16 July 2008

Why I'm a sceptic on enterprise mobility

Are you an enterprise mobile sceptic? When I start listening to the evangelists for ‘mobile everywhere’ strategies, I am. I’ve heard quite a few recently, and they make mobility sound like a solution looking for a problem.

That might sound more than a little Luddite, but hear me out. You see, there’s mobility and there’s mobility, so let’s highlight the kinds of mobility that I’m not talking about.

When a business spends money on a technology, it wants to be clear what the return on that investment is, or is at least likely to be.

For example, if I make widgets I need to deliver them. This means I need to pay someone to take those boxes to paying customers. Without that vital process, I have no business, so I need to equip the delivery drivers with the kinds of technology that both adds to their productivity and makes their lives easier. This is not the kind of mobility that triggers my scepticism.

Similarly, the sales execs need to be out and about talking to people. They need phones and other communications devices to do their jobs. That’s a given, they’re essential. Again, this isn’t the kind of mobility which makes my teeth stand on end.

The problem I have is with many IT industry companies, often large services and/or telecoms companies. Often they’ll own a network and so need to flog hardware, software and services that will add traffic to that network, helping to amortise the investment. To their hammer-wielding marketing people, everything looks like a nail.

I hear them say that there’s huge growth potential in mobility (a statement which experience teaches us usually means there’s not much out there already). Maybe so -- although it sounds like the same story I was hearing from a very large networking company 15 years ago -- and again 10 years ago, and so on.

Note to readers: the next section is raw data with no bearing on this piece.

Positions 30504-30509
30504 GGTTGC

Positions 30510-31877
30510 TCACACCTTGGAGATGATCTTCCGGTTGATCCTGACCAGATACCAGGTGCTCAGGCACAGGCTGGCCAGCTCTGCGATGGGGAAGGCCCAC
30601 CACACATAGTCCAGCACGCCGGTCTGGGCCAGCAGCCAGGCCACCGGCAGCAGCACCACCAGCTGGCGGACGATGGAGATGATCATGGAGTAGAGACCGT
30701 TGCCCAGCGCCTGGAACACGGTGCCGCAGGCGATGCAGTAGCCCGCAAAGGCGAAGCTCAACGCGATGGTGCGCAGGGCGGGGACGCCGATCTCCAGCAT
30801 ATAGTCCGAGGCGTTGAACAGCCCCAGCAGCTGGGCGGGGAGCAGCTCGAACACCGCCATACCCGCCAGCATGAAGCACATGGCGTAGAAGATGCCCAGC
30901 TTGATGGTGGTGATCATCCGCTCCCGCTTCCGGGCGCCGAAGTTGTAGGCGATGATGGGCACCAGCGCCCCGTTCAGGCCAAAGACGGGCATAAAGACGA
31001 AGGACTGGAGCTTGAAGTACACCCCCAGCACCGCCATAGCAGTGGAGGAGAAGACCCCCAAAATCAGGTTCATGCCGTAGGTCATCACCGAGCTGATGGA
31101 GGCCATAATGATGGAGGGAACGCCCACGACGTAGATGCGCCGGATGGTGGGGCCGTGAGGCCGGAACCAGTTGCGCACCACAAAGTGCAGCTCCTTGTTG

Despite the accessibility of mobile technologies and undoubted benefits they bring to a large number of people, mobility isn’t something that everyone in a company needs. And most companies presumably agree, since most haven’t bought into mobile technologies in a major way. If they had, the vendors wouldn’t be talking about the amount of potential that exists.

That’s because most people’s jobs aren’t mobile and they’re unlikely to benefit much if at all from being asked to do their jobs wirelessly. Most people sit in front of a monitor most of the time, processing data, making decisions. They interact with the people in the office because they’re physically close to them for that explicit purpose. Mobility is of marginal benefit.

Don’t get me wrong: for me being connected while mobile is a great productivity gain when I’m working with my laptop on the train, in a hotel lobby or coffee shop. But I won’t make the mistake of imagining that the way I work is typical of most.

For the CIO, perhaps a bigger brake on the development of a mobility-for-all strategy is that a loosening of control over devices with an ability -- propensity, even -- to return from the big bad world onto the company network laden with viruses and other malware is not an attractive prospect. Not to mention the cost of managing them all.

This draws me to conclude that CIOs are more likely to lean towards the idea of developing a strategy which results in expenditure on mobile software and hardware only in cases where the job demands it.

Which is where we came in -- and why I remain a sceptic when vendors bearing mobile strategies come a-knockin’. Until, that is, I hear otherwise.

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